Janet W, Reviewer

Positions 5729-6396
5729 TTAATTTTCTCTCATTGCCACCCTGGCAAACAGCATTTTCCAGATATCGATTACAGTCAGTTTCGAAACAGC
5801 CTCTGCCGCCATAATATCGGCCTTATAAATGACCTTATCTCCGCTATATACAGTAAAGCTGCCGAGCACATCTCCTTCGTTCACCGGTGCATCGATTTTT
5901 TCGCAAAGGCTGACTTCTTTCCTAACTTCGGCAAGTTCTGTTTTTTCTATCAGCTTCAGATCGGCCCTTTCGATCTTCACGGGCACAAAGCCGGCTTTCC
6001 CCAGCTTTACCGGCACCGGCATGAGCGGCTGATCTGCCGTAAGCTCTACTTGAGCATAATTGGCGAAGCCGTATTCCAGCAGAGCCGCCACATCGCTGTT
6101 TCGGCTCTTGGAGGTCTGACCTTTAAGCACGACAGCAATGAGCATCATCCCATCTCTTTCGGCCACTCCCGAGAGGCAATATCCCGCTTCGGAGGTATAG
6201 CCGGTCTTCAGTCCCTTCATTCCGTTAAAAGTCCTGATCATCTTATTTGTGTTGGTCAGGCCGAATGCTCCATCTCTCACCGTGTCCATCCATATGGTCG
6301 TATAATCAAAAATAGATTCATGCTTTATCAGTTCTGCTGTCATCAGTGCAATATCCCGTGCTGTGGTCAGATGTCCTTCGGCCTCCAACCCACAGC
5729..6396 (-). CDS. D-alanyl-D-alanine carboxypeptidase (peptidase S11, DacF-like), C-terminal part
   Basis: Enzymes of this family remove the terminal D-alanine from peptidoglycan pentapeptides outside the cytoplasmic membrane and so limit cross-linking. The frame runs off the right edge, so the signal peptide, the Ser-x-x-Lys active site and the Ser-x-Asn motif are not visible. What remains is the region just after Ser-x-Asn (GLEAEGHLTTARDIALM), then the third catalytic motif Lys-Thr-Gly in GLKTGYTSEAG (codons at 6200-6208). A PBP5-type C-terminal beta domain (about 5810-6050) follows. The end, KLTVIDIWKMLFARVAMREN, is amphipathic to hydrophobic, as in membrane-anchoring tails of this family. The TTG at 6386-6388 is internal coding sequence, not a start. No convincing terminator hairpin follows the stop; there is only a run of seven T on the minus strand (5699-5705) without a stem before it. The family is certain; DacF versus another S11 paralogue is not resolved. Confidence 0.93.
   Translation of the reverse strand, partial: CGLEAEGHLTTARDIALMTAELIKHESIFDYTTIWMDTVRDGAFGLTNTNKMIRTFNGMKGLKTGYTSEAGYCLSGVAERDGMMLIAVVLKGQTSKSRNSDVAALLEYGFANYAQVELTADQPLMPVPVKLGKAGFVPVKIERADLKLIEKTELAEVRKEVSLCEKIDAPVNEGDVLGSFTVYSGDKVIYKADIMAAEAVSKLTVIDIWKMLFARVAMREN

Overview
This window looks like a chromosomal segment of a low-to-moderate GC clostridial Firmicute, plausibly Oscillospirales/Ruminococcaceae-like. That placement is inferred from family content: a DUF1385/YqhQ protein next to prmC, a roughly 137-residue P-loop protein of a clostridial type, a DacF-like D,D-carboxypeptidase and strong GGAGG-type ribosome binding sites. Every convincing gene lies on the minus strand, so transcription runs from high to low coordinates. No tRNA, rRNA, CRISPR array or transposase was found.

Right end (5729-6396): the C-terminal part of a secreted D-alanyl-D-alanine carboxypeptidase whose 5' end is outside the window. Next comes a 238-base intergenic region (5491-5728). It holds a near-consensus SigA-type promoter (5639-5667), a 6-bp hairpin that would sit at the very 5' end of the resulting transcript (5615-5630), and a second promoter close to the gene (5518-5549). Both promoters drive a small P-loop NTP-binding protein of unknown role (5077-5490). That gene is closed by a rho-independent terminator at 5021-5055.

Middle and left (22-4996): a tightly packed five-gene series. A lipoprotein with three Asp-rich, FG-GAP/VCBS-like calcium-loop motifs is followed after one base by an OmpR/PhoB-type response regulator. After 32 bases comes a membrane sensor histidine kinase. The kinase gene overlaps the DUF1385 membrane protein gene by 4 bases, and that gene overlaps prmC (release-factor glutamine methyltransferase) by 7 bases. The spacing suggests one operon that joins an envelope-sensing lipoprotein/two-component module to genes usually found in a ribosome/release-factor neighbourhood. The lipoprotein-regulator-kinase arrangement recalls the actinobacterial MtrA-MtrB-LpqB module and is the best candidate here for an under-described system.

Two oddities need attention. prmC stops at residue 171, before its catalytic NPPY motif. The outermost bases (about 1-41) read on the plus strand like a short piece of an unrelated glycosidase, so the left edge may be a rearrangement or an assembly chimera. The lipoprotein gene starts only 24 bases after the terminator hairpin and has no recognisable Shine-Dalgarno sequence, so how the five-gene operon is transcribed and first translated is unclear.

The marriage of convenience trope is top-of-the-trees for me, especially in Regency historicals, even though marriage at the time was often more a case of convenience than true lurv. But this is romance so historical accuracy is only a part of the picture—it’s a given that our couple, no matter the circumstances behind their decision to marry, will find a happily-ever-after in each other’s arms. But what if it’s a given that the convenient marriage will be dramatically brief and sexual congress will not be part of the marriage contract? Let’s set the stage. James de Vere has always insisted on being perfectly pragmatic and rational in all things. It seemed the only way to deal with his overdramatic, greedy family. When he falls ill and no doctor in London can diagnose him, he returns home to Grace Hill in search of a physician who can—or to set his affairs in order. Arriving at the doctor’s home, he’s surprised to encounter the doctor's daughter Laura, a young woman he last saw when he was warning her off an attachment with his cousin Graeme. Alas, the doctor is recently deceased and Laura is closing up the estate, which must be sold off, leaving her penniless. To add to the deliciousness of the unlikely twosome, take a moment to revisit Graeme’s story, in Candace Camp’s A Perfect Gentleman. Graeme, during a visit to his cousin James, witnesses James’ fond farewell to his mistress. Not! “Yes, but I would have thought—it’s just—you’re not going to tell her good-bye?” “I just did.” “With a note.” “And some very fine diamonds. Believe me, she’ll appreciate those far more than a few words from me.” He gave Graeme a half smile. “Don’t worry about bruising Ellie Hobart’s heart, coz. She doesn’t have one. That’s why I choose not to indulge in romantic encounters. There’s no emotion involved, only cash. No fuss and no tears.” So not a sentimental gentleman. Still, the urge to keep on waking up each morning is strong so it’s with great disappointment that James realizes that Dr. Hinsdale, the physician recommended by his cousin Graeme, is dead. His daughter Laura is alive, though. James finds her “grappling with Sid Merton in front of her house. Even more humiliating, given her current situation, she must hope for his help.” We’re in familiar territory—even a hero on his last legs is capable of rescuing a lady from a merciless, avaricious landlord. And if the hero isn’t quite up to snuff, there’s always his dog. There was a dead silence as both Laura and Merton gaped at the dog. The top of his square head was level with James’s waist—and James was a tall man. The animal’s muscular body was a mottled combination of black and yellowish tan, but the muzzle and face were entirely black, as if he wore a mask, and it rendered his eyes barely visible, giving him an even more sinister appearance. James flicked his hand toward Laura. “Guard her.” The dog stalked over—he was even more terrifying at close range—and took up a stance beside Laura, fixing Merton with his unswerving gaze. Color drained from the big man’s face and he dropped Laura’s arm. Shooting her a final vicious look, Merton whirled and strode away, not glancing in Sir James’s direction. Laura’s stunned gaze followed him for a moment, then went to James. Gratitude mingled awkwardly with her years-old dislike. “I, um, thank you.” Sir James gave a careless shrug and strolled toward her. Gratitude, awkwardness, carelessness: the stage is truly set for the most pragmatic of unions although Laura is completely taken aback when Sir James De Vere returns the next day to see her. When he asks to speak with her in a more formal part of her house than the kitchen, she is wary and suspicious, which both amuses and irritates Sir James. “I’m not here to blight your life. I have come to propose an arrangement of mutual benefit.” Laura stared, her mind reeling. “Pardon? Are you—are you offering to make me your mistress?” He was the one who stared now. “Good God!” To her amazement, a flush rose in his cheeks. “No, Miss Hinsdale, I am not here to purchase your nubile body, entrancing as I am sure it is.” Laura crossed her arms over her chest. “Just what are you here for?” “I have come to ask for your hand in marriage.” Laura Hinsdale’s options are limited. She knows that. She realizes that her “exigent circumstances” make it impossible for her to say no to Sir James’s proposal. Still, there are limits and she straightforwardly makes her case. “… I would rather remain in my penniless state, here in my ungracious home, with my unrespectable name, than share your bed.” He let out a dry laugh, surprising her. “Trust me, Miss Hinsdale, the way I feel now, lust is the furthest thing from my mind.” “What about in the future?” He looked at her flatly. “There won’t be any future.” Is it any wonder that Laura is “nonplussed?” The unlikely couple marries and makes their way to James’s home—a home that’s rife with his unpleasant family. Laura takes it all in stride but as a doctor’s daughter, she feels compelled to search for the source of James’s fatal illness, and, if possible, cure it. Which she does, with dogged, intelligent persistence—which cannot come as a surprise. It’s the aftermath that is a surprise to both James and Laura—inexplicably, they are very much a unit. It was as if the two of them had been through some small, fierce personal war together, and the victory was even sweeter because they held it together. But she hadn’t expected him to hold her long. There was around James some unseen barrier, a layer that stood between him and others. She wasn’t sure why or what it was, but she knew that it would embarrass him to have relaxed his guard. Can a man who lives by the mantra of “no emotion,” “only cash” and “no fuss and no tears” risk it all to find warmth and solace in the arms of his “momentary” wife? Read Candace Camp’s A Momentary Marriage to see for yourself and you’ll realize that it’s no wonder the marriage of convenience trope is forever popular.